I’m in Northern California for a few weeks, and last Friday a friend took me on a visit to her home town; an idyllic place where coat shops don’t exist because the sun always shines. We drove past the local cinema, outside which a long queue of people had formed. As I was wondering what movie could possibly cause such an extended line of eager people, my friend pointed out that there was a particular technology store a little further down the road. Renowned for their quality and design, and masters of expectation, on this particular day they happened to be selling their brand new phone.
The climate here lends itself perfectly to overnight queuing and it seemed that was precisely what some people had done. There was undoubtedly excitement and camaraderie among the queuers. United in their desire to be some of the first to appreciate the sleek beauty of the latest upgrade, they could see nothing wrong with their behaviour. Indeed, as my friend and I walked past them to reach her favourite café, I heard one of the employees say, ‘These are the days I work for!’ The rest of us need the early adopters, so they certainly have their place in the world; but as a study of human behaviour, this extreme helps to highlight the main difficulty of personal development: we crave novelty and easily become bored of the familiar.
Two examples come to mind of how marketing departments prey on our yearning for newness. I once saw a poster advertising orange juice. A product which cannot really be changed or improved, had been repackaged and now came in a bottle with a ‘new shape’. It would seem the word new is all it takes to trigger desire. The second example is both ingenious and unsettling. Many years ago, a famous fast-food chain discontinued one of its product lines. They created a campaign around it with fanfares and a countdown, encouraging consumers to make the most of the last days of the product. A week later (it may have been more) the product was ‘back by popular demand’, an event heralded by more fanfares. As with the orange juice example, the product wasn’t even new, but they still managed to create desire.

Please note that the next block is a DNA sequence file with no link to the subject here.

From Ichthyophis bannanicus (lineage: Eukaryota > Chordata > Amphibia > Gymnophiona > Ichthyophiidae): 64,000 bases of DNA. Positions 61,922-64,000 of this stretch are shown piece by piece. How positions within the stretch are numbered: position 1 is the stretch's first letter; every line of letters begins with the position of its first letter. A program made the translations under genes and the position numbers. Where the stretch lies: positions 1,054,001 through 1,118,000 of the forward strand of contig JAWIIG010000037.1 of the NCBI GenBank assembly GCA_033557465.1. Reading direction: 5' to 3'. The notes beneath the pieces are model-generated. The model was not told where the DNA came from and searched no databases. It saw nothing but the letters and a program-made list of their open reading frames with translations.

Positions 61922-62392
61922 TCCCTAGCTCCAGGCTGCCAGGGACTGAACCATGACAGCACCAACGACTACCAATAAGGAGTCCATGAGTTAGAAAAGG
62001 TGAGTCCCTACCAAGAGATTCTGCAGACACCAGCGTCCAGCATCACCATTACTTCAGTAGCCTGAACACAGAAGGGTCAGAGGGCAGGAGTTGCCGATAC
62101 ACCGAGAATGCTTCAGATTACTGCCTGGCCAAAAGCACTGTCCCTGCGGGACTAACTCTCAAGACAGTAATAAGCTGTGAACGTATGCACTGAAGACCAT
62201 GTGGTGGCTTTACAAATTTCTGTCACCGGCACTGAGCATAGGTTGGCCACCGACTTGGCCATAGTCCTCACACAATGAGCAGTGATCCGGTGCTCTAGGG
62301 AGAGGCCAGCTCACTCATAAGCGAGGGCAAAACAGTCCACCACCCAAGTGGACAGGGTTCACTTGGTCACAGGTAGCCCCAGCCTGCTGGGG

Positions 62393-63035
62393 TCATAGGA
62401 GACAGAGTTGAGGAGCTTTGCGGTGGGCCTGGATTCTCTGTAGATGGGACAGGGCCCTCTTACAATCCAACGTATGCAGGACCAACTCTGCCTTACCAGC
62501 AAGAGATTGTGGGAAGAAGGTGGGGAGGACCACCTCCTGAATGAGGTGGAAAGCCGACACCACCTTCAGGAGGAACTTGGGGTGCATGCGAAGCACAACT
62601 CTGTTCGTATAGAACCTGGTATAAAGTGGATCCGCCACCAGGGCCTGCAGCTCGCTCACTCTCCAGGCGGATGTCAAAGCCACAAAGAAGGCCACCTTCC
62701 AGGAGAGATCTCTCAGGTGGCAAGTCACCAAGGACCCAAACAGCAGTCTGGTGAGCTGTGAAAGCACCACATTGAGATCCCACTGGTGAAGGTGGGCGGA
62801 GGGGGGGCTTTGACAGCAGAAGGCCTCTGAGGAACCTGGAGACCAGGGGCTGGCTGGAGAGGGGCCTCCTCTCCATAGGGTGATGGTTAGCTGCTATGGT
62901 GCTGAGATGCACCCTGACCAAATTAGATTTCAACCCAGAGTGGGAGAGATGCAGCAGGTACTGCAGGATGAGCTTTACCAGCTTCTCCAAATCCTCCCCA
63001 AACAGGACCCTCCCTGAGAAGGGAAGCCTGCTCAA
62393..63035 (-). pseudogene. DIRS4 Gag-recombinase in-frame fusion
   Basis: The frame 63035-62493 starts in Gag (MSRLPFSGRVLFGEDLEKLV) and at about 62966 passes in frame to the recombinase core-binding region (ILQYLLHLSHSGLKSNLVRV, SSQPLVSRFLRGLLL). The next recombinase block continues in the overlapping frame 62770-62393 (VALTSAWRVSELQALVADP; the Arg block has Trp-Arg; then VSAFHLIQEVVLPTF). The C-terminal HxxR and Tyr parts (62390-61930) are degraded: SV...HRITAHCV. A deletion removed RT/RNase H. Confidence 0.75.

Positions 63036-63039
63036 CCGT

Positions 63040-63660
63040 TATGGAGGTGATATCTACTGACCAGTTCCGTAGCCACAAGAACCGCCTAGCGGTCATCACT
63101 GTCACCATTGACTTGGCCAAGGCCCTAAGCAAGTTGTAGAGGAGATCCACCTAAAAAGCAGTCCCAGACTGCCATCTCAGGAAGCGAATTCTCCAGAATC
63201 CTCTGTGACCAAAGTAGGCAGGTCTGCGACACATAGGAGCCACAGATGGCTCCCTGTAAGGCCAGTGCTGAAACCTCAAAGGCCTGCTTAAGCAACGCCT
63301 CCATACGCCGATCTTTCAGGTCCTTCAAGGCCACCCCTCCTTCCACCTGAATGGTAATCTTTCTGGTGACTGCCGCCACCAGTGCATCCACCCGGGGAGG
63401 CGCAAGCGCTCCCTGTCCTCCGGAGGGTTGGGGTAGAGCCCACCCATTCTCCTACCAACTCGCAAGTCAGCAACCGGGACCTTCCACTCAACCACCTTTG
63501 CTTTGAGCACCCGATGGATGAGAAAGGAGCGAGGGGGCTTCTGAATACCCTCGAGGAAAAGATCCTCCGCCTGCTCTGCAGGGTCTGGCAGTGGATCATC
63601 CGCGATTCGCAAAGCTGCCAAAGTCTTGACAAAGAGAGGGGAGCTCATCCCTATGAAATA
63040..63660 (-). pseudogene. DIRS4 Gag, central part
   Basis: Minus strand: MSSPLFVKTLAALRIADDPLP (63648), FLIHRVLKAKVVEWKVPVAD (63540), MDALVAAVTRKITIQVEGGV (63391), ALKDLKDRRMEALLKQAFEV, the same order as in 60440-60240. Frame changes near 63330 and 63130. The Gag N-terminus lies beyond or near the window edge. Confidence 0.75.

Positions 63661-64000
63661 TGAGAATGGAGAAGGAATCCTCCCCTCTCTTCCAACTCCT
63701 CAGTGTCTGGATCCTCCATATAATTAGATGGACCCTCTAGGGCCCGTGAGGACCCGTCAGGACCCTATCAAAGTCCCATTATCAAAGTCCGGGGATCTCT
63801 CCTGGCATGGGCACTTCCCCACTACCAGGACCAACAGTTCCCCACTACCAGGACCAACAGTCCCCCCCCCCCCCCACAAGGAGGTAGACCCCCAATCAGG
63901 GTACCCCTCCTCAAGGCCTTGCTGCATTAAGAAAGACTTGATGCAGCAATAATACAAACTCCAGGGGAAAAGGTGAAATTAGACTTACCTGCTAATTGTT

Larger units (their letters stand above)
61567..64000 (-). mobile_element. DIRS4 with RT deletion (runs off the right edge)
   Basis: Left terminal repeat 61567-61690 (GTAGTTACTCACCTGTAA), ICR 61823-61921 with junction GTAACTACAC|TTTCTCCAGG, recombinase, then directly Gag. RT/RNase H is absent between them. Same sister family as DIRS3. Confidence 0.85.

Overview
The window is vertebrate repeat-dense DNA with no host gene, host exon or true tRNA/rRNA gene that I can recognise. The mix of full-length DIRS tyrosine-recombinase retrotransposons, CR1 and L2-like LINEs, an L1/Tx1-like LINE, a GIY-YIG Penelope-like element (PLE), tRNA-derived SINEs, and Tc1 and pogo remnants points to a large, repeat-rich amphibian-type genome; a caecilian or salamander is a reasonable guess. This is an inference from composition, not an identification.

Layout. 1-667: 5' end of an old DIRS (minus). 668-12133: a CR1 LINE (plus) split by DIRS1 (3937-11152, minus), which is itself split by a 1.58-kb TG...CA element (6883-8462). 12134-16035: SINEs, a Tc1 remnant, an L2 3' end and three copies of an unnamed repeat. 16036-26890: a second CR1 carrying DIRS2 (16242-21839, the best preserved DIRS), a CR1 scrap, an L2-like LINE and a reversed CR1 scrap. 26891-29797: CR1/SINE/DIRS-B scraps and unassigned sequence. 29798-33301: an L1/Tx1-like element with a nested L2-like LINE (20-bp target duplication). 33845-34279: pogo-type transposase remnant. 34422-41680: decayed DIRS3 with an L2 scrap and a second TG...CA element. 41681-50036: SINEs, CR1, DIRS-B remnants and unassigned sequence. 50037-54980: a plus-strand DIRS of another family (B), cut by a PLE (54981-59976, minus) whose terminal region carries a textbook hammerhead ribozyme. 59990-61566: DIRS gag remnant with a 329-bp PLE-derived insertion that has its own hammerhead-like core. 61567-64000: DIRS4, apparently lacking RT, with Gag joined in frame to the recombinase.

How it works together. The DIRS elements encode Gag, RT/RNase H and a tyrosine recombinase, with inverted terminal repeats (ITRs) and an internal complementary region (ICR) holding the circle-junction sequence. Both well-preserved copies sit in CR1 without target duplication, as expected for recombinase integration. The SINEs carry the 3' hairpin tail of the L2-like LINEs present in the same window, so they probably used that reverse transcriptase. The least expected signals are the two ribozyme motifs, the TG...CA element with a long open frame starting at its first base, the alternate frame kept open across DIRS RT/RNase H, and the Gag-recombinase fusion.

I’m giving a workshop while I’m here and my message to the people attending will be the same as it always is: personal development is simple, but it’s not easy. Observation and reflection are the foundations of this work. That’s the simple part. The hard part is doing it every day. Repetition is where the real power lies; perseverance and persistence, especially when tempted by novelty. It takes discipline, but it works. Improvement is only possible through practice. And practice is nothing more than repetition with awareness. When you come across something new, appreciate it and enjoy it fully. Indulge yourself in it, by all means, and then get back to what is really going to make a difference to your life. Repetition.